As a traveller in different countries I really stick out amongst the masses. I am a tall Irish Canadian woman, 5 foot 9 Inches of pale freckled skin, and short hair. So I had to learn to not take myself too seriously because most the time there are a lot of eyes watching my every move.
I am clumsy, so embarrassing moments seem to follow me on most of my travelling experiences but, in the end, they make the best stories.
If you have never travelled abroad before and are planning on doing so, just be prepared to have moments that are utterly ridiculous. From saying things in another language that you thought were pronounced properly but actually end up being curse words, or falling face first into your friend’s size double D breasts because you can’t balance yourself on the bus like the locals who seem to move rhythmically along with the vehicle’s sharp twists and have, having a Japanese tourist take your photo in Australia because they have never seen someone with such white skin (I was fresh off the plane from a Canadian winter), and don’t even get me started about the time I thought I might have polluted a hospitals water supply in Ethiopia after using their restroom.
There is one embarrassing moment that sticks out in my memory and it still makes me chuckle when I think back to it.
It was my second year living in South Korea and, as much as I loved the food, I was really excited to see a Subway sandwich shop open across the street from my building. The day of the grand opening I eagerly walked into the shop anticipating the delicious bread melting in my mouth. Entering I couldn’t help but notice that this Subway looked nothing like the shops in Canada. It almost looked like a fine dining establishment with black leather chairs and beautiful tiled floors to match the décor.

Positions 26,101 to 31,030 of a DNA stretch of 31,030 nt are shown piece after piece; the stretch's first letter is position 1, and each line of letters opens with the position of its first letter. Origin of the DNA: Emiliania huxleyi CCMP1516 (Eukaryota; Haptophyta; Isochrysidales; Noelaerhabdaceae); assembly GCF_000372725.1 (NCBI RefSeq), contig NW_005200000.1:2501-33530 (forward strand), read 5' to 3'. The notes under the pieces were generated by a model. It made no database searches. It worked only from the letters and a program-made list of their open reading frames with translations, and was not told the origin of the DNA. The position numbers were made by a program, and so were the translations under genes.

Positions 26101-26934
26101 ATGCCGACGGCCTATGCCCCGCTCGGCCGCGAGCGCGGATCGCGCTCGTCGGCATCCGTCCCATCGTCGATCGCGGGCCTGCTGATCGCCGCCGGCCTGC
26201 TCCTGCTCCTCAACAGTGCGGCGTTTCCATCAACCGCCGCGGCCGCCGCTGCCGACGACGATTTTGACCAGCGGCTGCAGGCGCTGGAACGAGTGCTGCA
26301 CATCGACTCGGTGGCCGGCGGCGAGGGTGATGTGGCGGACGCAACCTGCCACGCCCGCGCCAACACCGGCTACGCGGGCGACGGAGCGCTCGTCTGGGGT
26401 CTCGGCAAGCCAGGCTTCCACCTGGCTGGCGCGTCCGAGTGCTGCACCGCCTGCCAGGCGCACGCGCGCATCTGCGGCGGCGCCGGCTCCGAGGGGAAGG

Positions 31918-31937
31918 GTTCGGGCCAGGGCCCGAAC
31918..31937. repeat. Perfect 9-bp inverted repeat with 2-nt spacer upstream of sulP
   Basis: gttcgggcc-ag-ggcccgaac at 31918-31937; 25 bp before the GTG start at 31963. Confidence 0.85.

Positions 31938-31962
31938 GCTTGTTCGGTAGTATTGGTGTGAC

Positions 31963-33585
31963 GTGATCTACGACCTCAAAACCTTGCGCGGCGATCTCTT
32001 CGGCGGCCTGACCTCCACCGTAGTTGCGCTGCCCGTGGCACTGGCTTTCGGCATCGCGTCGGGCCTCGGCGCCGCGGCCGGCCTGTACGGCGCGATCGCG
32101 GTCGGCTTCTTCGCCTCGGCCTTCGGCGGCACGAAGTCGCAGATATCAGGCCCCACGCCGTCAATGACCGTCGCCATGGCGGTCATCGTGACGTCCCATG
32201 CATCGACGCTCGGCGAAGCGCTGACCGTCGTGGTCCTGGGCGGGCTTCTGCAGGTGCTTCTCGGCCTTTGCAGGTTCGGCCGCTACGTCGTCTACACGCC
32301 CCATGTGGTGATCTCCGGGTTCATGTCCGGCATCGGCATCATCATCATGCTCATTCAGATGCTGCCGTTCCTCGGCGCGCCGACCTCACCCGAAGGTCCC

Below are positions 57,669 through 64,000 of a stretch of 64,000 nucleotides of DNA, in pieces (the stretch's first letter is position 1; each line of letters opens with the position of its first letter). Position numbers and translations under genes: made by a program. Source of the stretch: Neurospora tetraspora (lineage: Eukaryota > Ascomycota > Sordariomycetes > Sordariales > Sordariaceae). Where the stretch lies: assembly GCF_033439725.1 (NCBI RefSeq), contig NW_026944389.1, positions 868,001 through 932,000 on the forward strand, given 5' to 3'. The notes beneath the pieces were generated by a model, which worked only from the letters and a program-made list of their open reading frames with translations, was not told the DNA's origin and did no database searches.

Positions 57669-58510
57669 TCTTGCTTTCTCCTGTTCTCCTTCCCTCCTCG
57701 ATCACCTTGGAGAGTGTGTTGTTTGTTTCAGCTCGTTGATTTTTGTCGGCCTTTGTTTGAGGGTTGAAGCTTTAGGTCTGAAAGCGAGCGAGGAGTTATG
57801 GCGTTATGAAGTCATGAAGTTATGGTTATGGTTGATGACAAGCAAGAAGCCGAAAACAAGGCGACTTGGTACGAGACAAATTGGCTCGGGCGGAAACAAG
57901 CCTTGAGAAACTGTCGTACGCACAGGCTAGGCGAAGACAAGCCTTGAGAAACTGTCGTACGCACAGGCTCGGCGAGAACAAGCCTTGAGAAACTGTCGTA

“Fancy,” I thought as I made my way to the counter. All of the staff were lined up and they greeted me with a chorus of hello’s in Korean, “Anyoung-haseyo” each one of them bowing with big smiles spread across their faces. I bow back and respond to their greeting, “Anyoung-haseyo!”
I could see the look on their faces, they were nervous that they had to serve me and I could tell they feared they might not understand my English or Korean but all went smoothly, until they handed me my cola. As one of the staff leaned over to pass me the cola things became awkward with my hands and I hit the edge with my finger causing the cola to fly through the air and do a spin covering the hair of two of the employees in the sugar drink.
My mouth hung open and my face turned a shade of red that they probably didn’t think was possible.
“Mi-an-ham-ni-da !” I repeated over and over, a phrase I said quite often in Korea meaning, “I’m sorry!”
The two employees did not stop smiling even though cola dripped from their hair as they bowed and repeated, “Ken-chan-ah-yo!” (It’s alright/okay).